Sutra 1.2 of the yoga sutras, "yogas chitta vritti nirodaha," is often translated in the classical yoga tradition as "Yoga is the restraint of the modifications/fluctuations of the mind." But in tantra, the word 'nirodaha' is translated not as a barrier or restraint, but instead as the power to make skillful choices. Instead of stopping the vrittis, we learn how to align with the flow through our choices, saying no to the things that are not life-affirming and yes to the things that are. I know this is super cheesy but... say no to fear and judgement, so you can say yes to diving in with your whole heart.

The rythm of the body
the melody of the mind
& the harmony of the soul
create the symphony of life

B.K.S. Iyengar

Friday, March 11, 2011

Politics is like bad Gulab Jamun

Today was the first day of the first weekend of Minneapolis Anusara Immersion 2. This weekend will be focusing a lot on the yoga history and the yoga sutras, so the academic in me is totally geeking out. Tonight we went over the three schools of yoga - in case you aren't familiar, the three schools are:
Advaita Vedantya: Advaita Vedantya is non-dualist, and maintains that only the spirit is real - the body and this world are an illusion, and by practicing yoga we can see the true nature of the world.
Classical Yoga: Classical yoga is based on the dualistic view that both the spirit and body are real but the spirit is superior. By practicing yoga, you can still the fluctuations of the mind in order to overcome your body and mind to see the reflection of the divine.
Tantra: Tantra is also dualistic, but believes that the body is not inferior to the mind - in Tantra, the physical world is a manifestation of the divine, and we practice yoga to remember our true nature, which is divine.

Anusara is a Tantric form of yoga, but one of our teachers said she would encourage everyone to go out and take classes from teachers in different schools to gain a deeper understanding of where Anusara fits into the bigger picture. By experiencing and engaging with other viewpoints, we can more fully understand our own.

This brings me back to last Saturday and my dinner with friends after the Con reunion. We had a really lengthy discussion on the current political situation in Wisconsin, which turned into an even deeper discussion about educational policy and the feasability of public sector unions. All of us were coming from different places, and a pretty wide spectrum of political viewpoints was represented - but because we love and respect each other, we listened without judgement and were even able to see similarities and harmony between the various sides of the argument. And, I think we all came away with a deeper understanding of where those that disagree with us are coming from.

In a way it reminds me of Gulab Jamun.

... this makes sense I promise. Maybe.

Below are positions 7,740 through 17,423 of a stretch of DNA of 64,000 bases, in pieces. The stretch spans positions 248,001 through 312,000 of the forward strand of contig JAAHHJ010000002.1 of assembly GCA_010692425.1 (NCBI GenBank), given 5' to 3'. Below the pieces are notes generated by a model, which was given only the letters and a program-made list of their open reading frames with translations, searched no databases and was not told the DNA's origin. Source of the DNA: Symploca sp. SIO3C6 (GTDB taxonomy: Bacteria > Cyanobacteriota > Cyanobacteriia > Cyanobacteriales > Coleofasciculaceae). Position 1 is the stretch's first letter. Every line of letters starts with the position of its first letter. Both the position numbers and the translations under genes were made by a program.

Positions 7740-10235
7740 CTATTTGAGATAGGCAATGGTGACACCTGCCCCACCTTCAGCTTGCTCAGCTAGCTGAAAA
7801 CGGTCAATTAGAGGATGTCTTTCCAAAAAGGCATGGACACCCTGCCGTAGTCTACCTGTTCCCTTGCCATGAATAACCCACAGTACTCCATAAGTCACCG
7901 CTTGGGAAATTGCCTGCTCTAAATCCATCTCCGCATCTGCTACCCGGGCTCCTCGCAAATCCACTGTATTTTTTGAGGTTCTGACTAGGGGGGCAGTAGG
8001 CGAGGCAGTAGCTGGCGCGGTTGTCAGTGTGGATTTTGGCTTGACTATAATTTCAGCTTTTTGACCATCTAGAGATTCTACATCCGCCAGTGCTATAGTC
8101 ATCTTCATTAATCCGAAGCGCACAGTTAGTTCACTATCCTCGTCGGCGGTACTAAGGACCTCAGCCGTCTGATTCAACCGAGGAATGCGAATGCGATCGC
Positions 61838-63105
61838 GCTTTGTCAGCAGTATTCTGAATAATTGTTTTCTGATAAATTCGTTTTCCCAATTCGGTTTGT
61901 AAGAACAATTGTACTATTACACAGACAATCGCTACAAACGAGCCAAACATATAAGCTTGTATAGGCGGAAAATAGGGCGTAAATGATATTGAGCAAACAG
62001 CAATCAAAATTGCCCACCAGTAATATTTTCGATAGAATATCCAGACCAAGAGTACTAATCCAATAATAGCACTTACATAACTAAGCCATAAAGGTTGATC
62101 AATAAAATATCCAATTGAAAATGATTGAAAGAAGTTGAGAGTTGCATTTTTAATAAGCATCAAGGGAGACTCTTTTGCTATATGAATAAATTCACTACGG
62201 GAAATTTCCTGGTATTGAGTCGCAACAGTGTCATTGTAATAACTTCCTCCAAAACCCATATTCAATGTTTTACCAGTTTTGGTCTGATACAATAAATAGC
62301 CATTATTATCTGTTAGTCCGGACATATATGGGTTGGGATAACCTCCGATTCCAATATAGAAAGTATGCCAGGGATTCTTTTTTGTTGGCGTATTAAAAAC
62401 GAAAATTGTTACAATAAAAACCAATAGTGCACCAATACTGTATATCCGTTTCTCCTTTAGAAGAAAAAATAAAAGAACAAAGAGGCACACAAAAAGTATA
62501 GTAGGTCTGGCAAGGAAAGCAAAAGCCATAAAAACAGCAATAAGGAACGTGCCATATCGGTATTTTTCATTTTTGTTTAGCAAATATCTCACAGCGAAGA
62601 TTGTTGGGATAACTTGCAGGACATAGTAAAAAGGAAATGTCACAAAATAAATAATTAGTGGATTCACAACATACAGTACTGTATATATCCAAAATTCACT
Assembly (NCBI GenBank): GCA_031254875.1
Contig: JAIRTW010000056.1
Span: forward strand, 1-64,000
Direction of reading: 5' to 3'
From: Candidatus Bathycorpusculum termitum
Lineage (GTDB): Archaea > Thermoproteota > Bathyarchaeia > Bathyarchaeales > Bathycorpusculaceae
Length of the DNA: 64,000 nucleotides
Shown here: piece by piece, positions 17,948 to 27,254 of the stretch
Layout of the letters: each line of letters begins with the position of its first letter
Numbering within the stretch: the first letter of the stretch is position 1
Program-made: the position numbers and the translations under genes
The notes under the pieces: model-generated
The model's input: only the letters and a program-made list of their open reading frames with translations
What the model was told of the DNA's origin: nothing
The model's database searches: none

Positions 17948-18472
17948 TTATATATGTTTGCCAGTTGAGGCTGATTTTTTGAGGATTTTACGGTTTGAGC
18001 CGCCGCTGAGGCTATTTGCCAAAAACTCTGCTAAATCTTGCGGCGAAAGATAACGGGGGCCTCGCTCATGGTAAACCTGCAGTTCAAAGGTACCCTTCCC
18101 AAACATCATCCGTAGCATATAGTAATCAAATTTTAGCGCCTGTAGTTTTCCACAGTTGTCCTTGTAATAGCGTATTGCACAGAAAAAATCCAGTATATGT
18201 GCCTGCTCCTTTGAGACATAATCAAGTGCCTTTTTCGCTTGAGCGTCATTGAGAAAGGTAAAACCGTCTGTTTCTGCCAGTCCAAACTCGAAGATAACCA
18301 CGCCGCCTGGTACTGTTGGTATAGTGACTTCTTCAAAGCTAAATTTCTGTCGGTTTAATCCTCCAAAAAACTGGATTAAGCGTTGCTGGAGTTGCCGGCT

Gulab Jamun is an Indian dessert that is basically a squishy ball of dough soaked in sugary syrup. I was totally convinced that I hated Gulab Jamun, even though my friend Amanda kept telling me it was delicious. Today, I went to Bombay Bistro with Ben, and they had Gulab Jamun at the lunch buffet... remembering Amanda's insistence that I "probably just never had good Gulab Jamun," I gave it a shot....and... I liked it! It turned out, Amanda was right - in all my previous experience, Gulab Jamun had been cold and flavorless, but these were warm, just the right amount of squishy with a nice rich flavor. Still not my first choice in a dessert, but at least now I understand the appeal.

In a way, a lot of our political discourse is like bad Gulab Jamun. It's easy to think someone is a total nutjob for liking Gulab Jamun when you've only had terrible ones, or even to think you hate hamburgers if you've only eaten MacDonalds - and often, we only hear the other side of the argument filtered through its worst forms by extremely biased media outlets. "Republicans hate babies and kittens," or "Democrats are just a bunch of crazy communists!"... of COURSE no sane person could agree with the other viewpoint the way it's presented in the media, but people generally don't bother to actually engage, converse with, or attempt to understand people who disagree with them.

So where was I going with this?

Yes. Talk to people you disagree with - you might find you have something in common. And try a food you think you hate...but make sure to ask the experts first so you don't get something terrible :)

Thursday, March 10, 2011

PB-Banana Bread with Chocolate Chips

There are few things better than the smell of baked goods in the morning. To partake in this experience, you could either a) walk through the snow (yep, snow in March... I know...) to Lucia's Bakery and spend $4-5 on a pastry and coffee, OR b) throw together a loaf of banana bread with random ingredients from your pantry and those bananas that are slowly deteriorating in a bowl in your kitchen.
We all know what this means in baking land... BANANA BREAD!! Preferably with peanut butter. And as long as we're abandoning all reason, let's throw some chocolate chips in there too. In full disclosure, I did not have regular PB on hand so I used PB&Co's White Chocolate Wonderful and cut down the sugar.

The resulting bread is moist, substantial and delicious. It is also officially guy-approved (if I weren't already engaged to Ben I think this bread would have done it). Seriously, make this now. NOW. DO IT. Sorry for being so demanding, I just want the best for you.

I couldn't handle waiting for it to cool before cutting it, so some of the slices turned out more like piles. Delicious, toasty piles of banana-chocolate awesomeness, but piles nonetheless. By the way have you seen my Harry Potter mug? I think it's probably the greatest thing ever.

I also apologize for eating half the slice before getting a picture of it, but what can you do?

In other news, I now have a sink full of dishes. In OTHER other news... I won't have to deal with sinks full of dirty dishes much longer because... drumroll... we are moving to a NEW APARTMENT! With a DISHWASHER!!! I honestly can hardly contain my excitement. We won't really officially move until May when Ben gets back, and my current lease isn't up until June but the credit checks are clear and the lease is ready to sign!